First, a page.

Project Report For Lentils or Daal mil
The project report for lentils or daal mil is as follows.
India is the biggest manufacturer and produce 14.5 million tons of pulses per annum. Pulses frequently referred in India as dal are also an essential element both for people consuming vegetarian and non-vegetarian diets. Assam is the biggest manufacturer of pulses amongst these
Northeastern states. Pulses are one of the primary plant proteins in the indian kitchen. There’s many various pulse variants namely Chana, Mung, Masur, Urad, and Tuvar dal. Mung and Masur dal are mostly purchased in the north-eastern states of these. Transformation of pulse to dal by the milling.
Where dal is split into various shapes which makes it easy to cook. It is among the most essential food products, generally in the medium and small scale industry, and some volumes are often manually produced in the rural sector, generating inferior dal value leading to lower earnings especially in comparison to milled dal.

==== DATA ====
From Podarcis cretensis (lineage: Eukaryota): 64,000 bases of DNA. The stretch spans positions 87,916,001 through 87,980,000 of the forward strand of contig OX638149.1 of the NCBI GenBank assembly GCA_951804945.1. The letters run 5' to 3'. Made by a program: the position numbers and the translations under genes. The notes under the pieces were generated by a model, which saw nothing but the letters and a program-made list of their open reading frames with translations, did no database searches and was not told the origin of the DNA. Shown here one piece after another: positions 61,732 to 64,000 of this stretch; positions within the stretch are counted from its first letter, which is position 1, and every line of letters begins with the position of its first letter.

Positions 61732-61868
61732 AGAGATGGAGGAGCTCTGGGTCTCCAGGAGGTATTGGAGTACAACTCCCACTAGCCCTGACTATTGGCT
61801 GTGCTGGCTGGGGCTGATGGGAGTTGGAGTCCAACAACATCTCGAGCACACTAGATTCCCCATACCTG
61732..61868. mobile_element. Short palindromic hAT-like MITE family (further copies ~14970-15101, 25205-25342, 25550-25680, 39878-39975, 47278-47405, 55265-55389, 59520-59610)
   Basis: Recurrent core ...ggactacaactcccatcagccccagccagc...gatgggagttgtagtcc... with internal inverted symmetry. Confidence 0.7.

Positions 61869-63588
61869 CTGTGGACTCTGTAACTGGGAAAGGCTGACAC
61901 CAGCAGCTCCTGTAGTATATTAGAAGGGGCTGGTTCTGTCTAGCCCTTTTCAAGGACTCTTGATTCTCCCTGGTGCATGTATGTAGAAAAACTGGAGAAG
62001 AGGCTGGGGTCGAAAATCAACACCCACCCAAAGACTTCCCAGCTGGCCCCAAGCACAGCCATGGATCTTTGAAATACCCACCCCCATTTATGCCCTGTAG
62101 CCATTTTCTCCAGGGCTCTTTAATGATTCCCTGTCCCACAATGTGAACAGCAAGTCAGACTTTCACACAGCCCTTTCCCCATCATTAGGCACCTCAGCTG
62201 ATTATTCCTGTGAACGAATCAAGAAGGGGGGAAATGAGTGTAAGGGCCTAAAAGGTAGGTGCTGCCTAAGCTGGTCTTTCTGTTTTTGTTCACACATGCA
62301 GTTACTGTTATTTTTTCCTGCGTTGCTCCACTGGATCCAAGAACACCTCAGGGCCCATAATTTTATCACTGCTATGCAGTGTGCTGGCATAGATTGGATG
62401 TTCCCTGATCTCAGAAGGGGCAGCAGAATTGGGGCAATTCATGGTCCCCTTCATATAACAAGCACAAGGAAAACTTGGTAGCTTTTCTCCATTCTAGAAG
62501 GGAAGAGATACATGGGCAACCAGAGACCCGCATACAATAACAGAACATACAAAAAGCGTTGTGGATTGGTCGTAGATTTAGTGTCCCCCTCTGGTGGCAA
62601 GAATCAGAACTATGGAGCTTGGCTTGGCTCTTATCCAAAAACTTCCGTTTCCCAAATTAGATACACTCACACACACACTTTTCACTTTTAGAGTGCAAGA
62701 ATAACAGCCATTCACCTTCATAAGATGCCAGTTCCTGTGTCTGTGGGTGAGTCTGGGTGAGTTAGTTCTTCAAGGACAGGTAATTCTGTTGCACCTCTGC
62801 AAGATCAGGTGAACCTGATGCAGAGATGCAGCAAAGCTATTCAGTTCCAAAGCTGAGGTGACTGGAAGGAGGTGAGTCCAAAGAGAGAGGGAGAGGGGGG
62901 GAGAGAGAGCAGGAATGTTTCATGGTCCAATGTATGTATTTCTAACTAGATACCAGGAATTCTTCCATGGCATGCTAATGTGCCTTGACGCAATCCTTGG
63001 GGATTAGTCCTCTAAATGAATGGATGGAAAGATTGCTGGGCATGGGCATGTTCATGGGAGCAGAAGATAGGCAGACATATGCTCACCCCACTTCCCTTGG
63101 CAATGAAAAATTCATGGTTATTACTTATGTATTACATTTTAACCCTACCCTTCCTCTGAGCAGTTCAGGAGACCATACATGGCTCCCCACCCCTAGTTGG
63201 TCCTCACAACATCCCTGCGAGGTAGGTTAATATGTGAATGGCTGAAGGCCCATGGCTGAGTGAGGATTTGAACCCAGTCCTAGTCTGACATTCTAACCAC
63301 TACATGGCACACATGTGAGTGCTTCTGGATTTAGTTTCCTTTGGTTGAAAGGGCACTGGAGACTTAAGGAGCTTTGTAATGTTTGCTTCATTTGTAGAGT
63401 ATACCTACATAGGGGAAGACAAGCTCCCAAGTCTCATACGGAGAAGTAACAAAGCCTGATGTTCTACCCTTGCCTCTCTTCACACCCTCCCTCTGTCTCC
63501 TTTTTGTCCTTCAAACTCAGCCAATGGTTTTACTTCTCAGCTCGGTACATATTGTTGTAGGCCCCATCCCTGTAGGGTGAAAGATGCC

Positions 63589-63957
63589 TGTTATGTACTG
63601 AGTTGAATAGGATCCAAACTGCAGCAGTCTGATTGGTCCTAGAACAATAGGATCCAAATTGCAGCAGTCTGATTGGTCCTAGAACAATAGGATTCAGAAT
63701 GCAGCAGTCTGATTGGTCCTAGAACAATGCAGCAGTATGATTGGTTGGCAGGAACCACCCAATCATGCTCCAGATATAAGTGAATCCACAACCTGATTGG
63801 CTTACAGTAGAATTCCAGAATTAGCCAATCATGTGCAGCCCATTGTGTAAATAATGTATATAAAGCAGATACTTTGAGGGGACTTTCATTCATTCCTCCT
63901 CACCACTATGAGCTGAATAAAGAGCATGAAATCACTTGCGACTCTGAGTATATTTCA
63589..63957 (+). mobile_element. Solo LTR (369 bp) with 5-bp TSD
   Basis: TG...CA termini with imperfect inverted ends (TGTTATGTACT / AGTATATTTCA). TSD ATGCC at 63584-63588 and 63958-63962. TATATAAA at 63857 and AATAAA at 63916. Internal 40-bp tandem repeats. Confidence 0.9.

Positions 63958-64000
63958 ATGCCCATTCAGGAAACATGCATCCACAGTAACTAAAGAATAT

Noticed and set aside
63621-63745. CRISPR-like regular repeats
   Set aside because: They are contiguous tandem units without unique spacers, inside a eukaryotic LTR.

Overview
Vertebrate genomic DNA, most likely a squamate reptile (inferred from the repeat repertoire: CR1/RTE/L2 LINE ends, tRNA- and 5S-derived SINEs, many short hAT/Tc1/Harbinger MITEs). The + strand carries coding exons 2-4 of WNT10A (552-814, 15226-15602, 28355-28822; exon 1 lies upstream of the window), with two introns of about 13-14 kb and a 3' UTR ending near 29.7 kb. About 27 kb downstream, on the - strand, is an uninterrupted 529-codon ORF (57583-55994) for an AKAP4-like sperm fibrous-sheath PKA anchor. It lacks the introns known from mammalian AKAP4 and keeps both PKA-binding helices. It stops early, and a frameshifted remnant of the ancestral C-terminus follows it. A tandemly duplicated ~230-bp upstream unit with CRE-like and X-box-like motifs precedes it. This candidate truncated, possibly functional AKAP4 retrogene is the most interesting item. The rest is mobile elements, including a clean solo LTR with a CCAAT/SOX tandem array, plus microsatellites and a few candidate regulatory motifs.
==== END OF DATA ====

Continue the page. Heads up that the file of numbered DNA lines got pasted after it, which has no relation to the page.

Market potential & Strategy
The per capita consumption of dal in India is around 2.8 kg per year. In the north-eastern area, pulse production is usually high, particularly in states such as Assam and Manipur.
Modestly, taking the national consumption standard of 2.8 kg and taking into consideration the overall population of 365 lakhs in this region, the requirement for pulses is approximated at 1.02.000 tonnes/year.
Northeastern region has no structured dal milling function. In rural areas dal milling is often performed in rice hullers. In neighboring areas of West Bengal, raw dal is usually stored in unit, and milled dal rejoins the north-eastern states.
The overall output of pulses in the north-eastern region is approximately 85,000 tons in an year, claiming that 80 percent of this amount is available for dal milling, that perhaps the new small units handle 15 percent of the accessible dal, there’s really room for setting up more than 15 tiny units with a yearly milling capability of 700 tonnes.
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